Friday, 04 December 2015
oint media release - The Hon Peter Dutton MP, Minister for Immigration and Border Protection and Senator The Hon George Brandis QC, Attorney-General.
The Parliament last night passed the Australian Citizenship Amendment (Allegiance to Australia) Bill 2015 which updates and modernises a long standing provision of Australian law to reflect the new age of terrorism.
The legislation will strip Australian citizenship from dual citizens who are involved in terrorist conduct overseas or convicted of a terrorism offence in Australia.
It will also ensure terrorists who are dual nationals are prevented from returning to Australia and dual nationals who engage in terrorism within Australia can be removed where possible.
The changes to the existing legislation were necessary to reflect the current threat that Australia and the rest of the world faces.
Australia's current threat level is now at 'probable' – meaning that there is credible intelligence assessed by our security agencies that indicates individuals or groups have developed both the intent and capability to conduct a terrorist attack in Australia.
Dual nationals who engage in terrorism are betraying their allegiance to this country and do not deserve to be Australian citizens.
The Governments highest priority has been and will always be keeping Australians and the community safe and secure.
Last update: Friday, 04 December 2015
- NOVEMBER 11, 2015
DEBATE on draft laws to strip Australian citizenship from dual-national terrorism suspects will be delayed yet again.
FEDERAL parliament was finally due to consider the anti-terrorism bill on Wednesday but Labor sought more time for another briefing by the government.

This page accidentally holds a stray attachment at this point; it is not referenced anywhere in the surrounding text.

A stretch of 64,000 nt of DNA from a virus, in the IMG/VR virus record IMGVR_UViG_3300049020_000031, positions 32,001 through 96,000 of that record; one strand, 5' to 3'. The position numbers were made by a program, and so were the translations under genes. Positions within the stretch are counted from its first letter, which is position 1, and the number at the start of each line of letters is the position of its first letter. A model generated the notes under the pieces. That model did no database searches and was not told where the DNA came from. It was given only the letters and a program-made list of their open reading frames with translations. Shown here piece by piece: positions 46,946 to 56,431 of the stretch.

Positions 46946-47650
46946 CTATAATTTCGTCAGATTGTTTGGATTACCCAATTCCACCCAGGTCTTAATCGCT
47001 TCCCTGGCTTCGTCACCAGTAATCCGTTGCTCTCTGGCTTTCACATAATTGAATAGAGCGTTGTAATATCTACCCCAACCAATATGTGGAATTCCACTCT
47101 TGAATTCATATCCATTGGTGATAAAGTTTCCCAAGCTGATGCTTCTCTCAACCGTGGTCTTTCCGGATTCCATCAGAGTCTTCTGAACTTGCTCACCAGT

It's understood the legislation will not come up for debate until Thursday.
In a letter to Immigration Minister Peter Dutton, opposition immigration spokesman Richard Marles requests more time to cover all the recommendations of a bipartisan parliamentary inquiry.
Mr Marles says he's only been briefed on 12 of the 27 recommendations which call for greater oversight and protection of rights.
"I would request that the bill not be brought on for debate until these briefings have been provided," he wrote.
Earlier, Labor leader Bill Shorten said while the opposition had yet to fully consider all of the amendments it would not unduly delay passage of the legislation through parliament.
The government is confident the amended laws will withstand a High Court challenge.
"It's gone through a proper process now, and we are confident that it would survive a High Court challenge, but only time will tell," Prime Minister Malcolm Turnbull told reporters in Canberra.
Wednesday, June 24 2015, 08:54
Mr DUTTON (Dickson—Minister for Immigration and Border Protection) (09:02): I move:
That this bill be now read a second time.
The Australian Citizenship Amendment (Allegiance to Australia) Bill 2015 implements the commitment made by the Prime Minister, myself and the Australian government to address the challenges posed by dual citizens who betray Australia by participating in serious terrorism related activities. This bill emphasises the central importance of allegiance to Australia in the concept of citizenship.
Australian citizenship is something to be treasured. It is a common bond which unites us all, whether we were born here or chose to make Australia our home. Australian citizenship involves a commitment to this country, its people and its democratic rights and privileges. Australian citizenship should not be taken lightly.